Lewis would then travel to Boston, where she was connected with the sculptor Edward Brackett (1818–1908). She began to train more seriously as a sculptor, and her brother paid the rent for a studio in a building shared by many other artists. There, she met Tonalist painter Edward M Bannister (1828–1901), who was also of African-American heritage. Lewis began creating sculpture busts of abolitionists, a popular subject that attracted much attention to her work. Eventually, she had enough money to move to Europe, settling in Rome in 1865.
Italy posed many new opportunities for Lewis, as at that time it was still the epicentre for classical sculpture. There also existed a sisterhood of expatriate, women artists, all of whom were white (except Edmonia), and were fighting for the same recognition as male artists. The American writer Nathaniel Hawthorne's 1860 novel The Marble Faun is believed to be based on the experiences of women sculptors working and living alone in Rome, whom Henry James later disparagingly termed as a 'white, marmorean Flock'. Both writers had been referring, in particular, to the American sculptor Harriet Hosmer (1830–1908) who mixed in the same circles as Lewis in Rome.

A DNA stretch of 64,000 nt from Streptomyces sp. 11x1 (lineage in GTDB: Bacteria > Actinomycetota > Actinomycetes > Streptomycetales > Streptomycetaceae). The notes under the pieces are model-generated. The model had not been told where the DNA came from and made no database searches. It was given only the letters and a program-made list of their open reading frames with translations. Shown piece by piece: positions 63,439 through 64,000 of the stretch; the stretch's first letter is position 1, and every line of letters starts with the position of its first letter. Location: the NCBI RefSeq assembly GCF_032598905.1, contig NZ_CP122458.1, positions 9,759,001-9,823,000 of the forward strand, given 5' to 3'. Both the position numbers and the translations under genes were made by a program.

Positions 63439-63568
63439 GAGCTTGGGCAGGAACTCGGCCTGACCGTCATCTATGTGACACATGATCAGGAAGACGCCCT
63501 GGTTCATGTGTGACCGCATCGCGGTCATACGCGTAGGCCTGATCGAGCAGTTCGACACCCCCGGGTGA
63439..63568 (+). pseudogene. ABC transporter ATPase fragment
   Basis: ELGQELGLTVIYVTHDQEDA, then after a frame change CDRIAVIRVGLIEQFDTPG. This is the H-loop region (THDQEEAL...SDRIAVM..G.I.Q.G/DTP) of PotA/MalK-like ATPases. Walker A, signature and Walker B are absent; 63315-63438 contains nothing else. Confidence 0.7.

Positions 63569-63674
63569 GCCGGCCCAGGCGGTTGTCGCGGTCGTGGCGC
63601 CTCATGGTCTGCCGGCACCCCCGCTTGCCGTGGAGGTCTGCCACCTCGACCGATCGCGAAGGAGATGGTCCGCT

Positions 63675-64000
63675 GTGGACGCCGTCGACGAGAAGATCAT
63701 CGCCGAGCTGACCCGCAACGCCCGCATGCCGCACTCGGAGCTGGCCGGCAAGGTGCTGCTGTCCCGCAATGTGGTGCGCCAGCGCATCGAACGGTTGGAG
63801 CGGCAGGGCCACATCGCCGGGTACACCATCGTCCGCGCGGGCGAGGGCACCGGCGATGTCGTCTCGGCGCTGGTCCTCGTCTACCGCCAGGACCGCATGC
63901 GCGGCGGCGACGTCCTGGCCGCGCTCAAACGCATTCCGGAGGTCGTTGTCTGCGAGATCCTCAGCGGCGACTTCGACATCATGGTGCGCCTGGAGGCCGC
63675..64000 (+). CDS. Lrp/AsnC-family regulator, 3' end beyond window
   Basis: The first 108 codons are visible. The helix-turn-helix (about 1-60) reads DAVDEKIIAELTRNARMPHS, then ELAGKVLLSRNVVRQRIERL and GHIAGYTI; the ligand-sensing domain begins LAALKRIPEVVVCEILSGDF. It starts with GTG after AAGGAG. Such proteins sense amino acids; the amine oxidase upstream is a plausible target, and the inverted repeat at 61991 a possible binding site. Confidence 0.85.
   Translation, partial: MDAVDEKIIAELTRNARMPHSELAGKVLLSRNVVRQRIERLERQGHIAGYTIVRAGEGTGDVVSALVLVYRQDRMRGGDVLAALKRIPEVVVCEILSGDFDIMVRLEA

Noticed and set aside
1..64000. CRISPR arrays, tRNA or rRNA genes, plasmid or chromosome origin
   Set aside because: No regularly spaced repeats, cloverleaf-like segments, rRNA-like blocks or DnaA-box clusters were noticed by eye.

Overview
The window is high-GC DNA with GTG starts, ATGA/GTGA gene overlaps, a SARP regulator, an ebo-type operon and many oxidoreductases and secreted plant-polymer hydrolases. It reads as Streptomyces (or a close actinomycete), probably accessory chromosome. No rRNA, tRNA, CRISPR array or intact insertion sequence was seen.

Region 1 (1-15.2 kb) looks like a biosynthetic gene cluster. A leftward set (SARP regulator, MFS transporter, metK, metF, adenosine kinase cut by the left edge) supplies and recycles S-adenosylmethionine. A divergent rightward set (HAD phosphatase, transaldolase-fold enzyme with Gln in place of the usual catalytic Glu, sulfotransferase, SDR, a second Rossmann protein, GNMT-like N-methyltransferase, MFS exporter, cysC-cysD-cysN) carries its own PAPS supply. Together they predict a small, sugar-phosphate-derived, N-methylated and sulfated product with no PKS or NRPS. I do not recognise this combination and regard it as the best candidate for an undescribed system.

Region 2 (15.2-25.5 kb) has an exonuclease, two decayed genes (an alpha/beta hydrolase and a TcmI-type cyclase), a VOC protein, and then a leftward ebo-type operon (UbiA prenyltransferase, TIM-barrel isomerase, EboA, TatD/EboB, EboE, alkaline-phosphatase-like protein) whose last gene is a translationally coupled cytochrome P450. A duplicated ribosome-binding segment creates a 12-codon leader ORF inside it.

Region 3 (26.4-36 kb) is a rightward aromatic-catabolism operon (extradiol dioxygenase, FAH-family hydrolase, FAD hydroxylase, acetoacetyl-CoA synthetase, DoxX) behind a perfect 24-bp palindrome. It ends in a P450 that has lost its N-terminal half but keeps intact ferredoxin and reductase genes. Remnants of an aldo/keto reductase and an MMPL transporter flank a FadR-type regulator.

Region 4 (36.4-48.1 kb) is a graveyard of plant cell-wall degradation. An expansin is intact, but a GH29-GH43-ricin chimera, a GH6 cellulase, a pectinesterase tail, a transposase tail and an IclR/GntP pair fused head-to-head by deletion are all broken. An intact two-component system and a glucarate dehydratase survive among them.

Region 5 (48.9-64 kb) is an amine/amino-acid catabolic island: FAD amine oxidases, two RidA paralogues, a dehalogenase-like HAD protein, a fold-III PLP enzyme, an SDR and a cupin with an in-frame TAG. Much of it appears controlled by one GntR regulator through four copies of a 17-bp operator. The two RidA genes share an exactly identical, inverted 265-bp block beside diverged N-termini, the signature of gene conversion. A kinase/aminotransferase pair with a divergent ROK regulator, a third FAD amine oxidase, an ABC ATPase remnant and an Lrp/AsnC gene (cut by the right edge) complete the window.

Speaking to the New York Times in 1878, Lewis recalled: 'I was practically driven to Rome, in order to obtain the opportunities for art culture, and to find a social atmosphere where I was not constantly reminded of my colour'.
The opportunity to accurately depict Longfellow sprung up when the sitter's brother wandered into Lewis' studio in Rome, and was impressed with the sculpture Lewis had been making of the poet from a distance. Longfellow, who was staying in a studio above Lewis' shop, sat for her. A writer for the London-based publication Art-Journal would later comment that it was 'the truest and finest likeness of the poet I have ever seen'. Lewis replicated the bust for Harvard University, where Longfellow had served as a faculty member.